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|Title:||Studies of peroxyoxalate chemiluminescence: Use of electrogeneration and use of a novel reaction medium, supercritical carbon dioxide|
|Author(s):||Heinze, Katrina Frances|
|Department / Program:||Chemistry|
|Degree Granting Institution:||University of Illinois at Urbana-Champaign|
|Abstract:||Peroxyoxalate chemiluminescence is a commonly used detection method for liquid chromatography. The low detection limits and wide dynamic range that this reaction offers for the analysis of easily oxidizable fluorophores account for the popularity of this detection method.
Peroxyoxalate chemiluminescence detection in high-performance liquid chromatography suffers from the need for two post-column reagent additions. The first half of this research evaluated the use of electrogeneration of the peroxyoxalate chemiluminescence reaction as a means of reducing or eliminating these post-column reagent additions. In acetonitrile, peroxyoxalate chemiluminescence can be electrogenerated at potentials between $-$1.5 and $-$1.9 V (versus silver/silver chloride). Imidazole, a catalyst for peroxyoxalate chemiluminescence, was found to interfere with the electrochemistry of the model peroxyoxalate and thus the emission of light with electrogenerated peroxyoxalate chemiluminescence. Conversely, electrogenerated peroxyoxalate chemiluminescence is enhanced in the presence of hydrogen peroxide, a necessary reagent for solution-initiation of this reaction; this enhancement is time dependent. Direct comparison showed electrogenerated peroxyoxalate chemiluminescence to be less sensitive than solution-initiated peroxyoxalate chemiluminescence.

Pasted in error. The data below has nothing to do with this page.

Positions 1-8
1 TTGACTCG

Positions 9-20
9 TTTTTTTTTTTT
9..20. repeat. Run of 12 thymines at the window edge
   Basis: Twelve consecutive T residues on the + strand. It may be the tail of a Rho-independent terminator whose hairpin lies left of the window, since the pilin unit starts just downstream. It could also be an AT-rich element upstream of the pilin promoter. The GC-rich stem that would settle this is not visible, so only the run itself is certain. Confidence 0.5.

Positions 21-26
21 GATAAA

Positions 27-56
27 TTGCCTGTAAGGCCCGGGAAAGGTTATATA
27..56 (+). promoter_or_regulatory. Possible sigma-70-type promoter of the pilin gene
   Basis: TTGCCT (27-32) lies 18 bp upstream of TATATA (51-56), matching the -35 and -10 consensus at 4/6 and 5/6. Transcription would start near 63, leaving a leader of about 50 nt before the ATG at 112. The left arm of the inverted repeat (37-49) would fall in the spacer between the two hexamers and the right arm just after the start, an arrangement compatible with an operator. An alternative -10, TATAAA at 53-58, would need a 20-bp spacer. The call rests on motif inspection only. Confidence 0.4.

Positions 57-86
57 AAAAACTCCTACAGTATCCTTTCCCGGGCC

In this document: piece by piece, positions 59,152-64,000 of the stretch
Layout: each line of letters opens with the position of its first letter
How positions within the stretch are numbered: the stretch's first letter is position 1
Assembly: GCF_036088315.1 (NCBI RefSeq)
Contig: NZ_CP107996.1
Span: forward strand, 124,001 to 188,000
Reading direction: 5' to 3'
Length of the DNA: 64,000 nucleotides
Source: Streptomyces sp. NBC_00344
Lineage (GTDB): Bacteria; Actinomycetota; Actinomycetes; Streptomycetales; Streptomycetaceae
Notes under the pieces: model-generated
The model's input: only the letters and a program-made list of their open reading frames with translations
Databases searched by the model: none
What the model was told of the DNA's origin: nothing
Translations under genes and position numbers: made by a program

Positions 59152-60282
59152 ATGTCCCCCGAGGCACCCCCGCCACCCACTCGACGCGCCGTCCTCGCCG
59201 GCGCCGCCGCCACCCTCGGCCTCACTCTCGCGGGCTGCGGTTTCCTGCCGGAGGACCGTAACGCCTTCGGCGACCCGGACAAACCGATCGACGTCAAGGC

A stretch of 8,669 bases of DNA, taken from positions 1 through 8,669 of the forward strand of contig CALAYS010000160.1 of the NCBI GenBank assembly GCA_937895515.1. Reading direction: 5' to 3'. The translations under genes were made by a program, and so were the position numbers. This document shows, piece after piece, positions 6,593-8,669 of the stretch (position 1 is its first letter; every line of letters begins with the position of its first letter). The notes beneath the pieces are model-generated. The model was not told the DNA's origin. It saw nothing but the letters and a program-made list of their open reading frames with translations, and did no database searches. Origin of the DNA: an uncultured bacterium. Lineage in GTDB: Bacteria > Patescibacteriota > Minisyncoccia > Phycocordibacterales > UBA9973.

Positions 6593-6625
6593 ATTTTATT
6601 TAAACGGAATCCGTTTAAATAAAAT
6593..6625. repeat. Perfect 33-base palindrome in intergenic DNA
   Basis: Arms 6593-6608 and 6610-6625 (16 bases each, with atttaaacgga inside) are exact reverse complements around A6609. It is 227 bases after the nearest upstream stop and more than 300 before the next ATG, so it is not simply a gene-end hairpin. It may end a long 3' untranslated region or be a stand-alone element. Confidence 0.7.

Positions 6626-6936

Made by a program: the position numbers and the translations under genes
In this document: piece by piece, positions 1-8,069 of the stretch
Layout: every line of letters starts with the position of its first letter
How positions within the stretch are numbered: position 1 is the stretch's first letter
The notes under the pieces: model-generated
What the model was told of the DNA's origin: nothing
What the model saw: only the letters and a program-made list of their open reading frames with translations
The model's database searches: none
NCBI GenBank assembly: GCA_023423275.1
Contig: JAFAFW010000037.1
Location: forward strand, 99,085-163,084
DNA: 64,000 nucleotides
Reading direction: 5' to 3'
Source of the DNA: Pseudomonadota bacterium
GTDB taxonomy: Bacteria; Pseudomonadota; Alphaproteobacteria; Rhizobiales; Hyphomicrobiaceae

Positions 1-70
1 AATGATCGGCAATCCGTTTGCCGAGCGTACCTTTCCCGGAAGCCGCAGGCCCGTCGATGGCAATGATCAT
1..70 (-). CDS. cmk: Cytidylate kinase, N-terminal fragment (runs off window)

The behavior of supercritical fluids is becoming more fully understood. This understanding, coupled with the environmental benefits of working with some of these fluids, has led to an almost explosive growth in the use of these fluids in industrial processes and analytical chemistry. No solution-phase chemiluminescent reaction has previously been carried out in a supercritical fluid. This research sought to evaluate the effect that this novel reaction medium, liquid and supercritical carbon dioxide, would have on the behavior of the peroxyoxalate chemiluminescent reaction.
The behavior of the peroxyoxalate chemiluminescent reaction was unchanged by the change in reaction medium from organic solvents to liquid and supercritical carbon dioxide, with the exception that reaction kinetics were faster. Increasing the reaction temperature led to an increase in chemiluminescent intensity; increasing pressure did not significantly affect chemiluminescent intensity.
Preliminary experiments were conducted to evaluate the analytical utility of the peroxyoxalate chemiluminescent reaction carried out in liquid and supercritical carbon dioxide. In a flow injection analysis application, the detection limit for 9,10-diphenylanthracene is 1 nM. Also, this detection method was demonstrated to be compatible with the use of several organic solvents that are commonly used as modifiers with supercritical carbon dioxide. Experiments showed that the peroxyoxalate chemiluminescent reaction could be used for the detection of fluorophores separated by supercritical fluid chromatography; the detection limit for 9,10-diphenylanthracene was 1.2 $\mu$M.
|Rights Information:||Copyright 1995 Heinze, Katrina Frances|
|Date Available in IDEALS:||2011-05-07|
|Identifier in Online Catalog:||AAI9543605|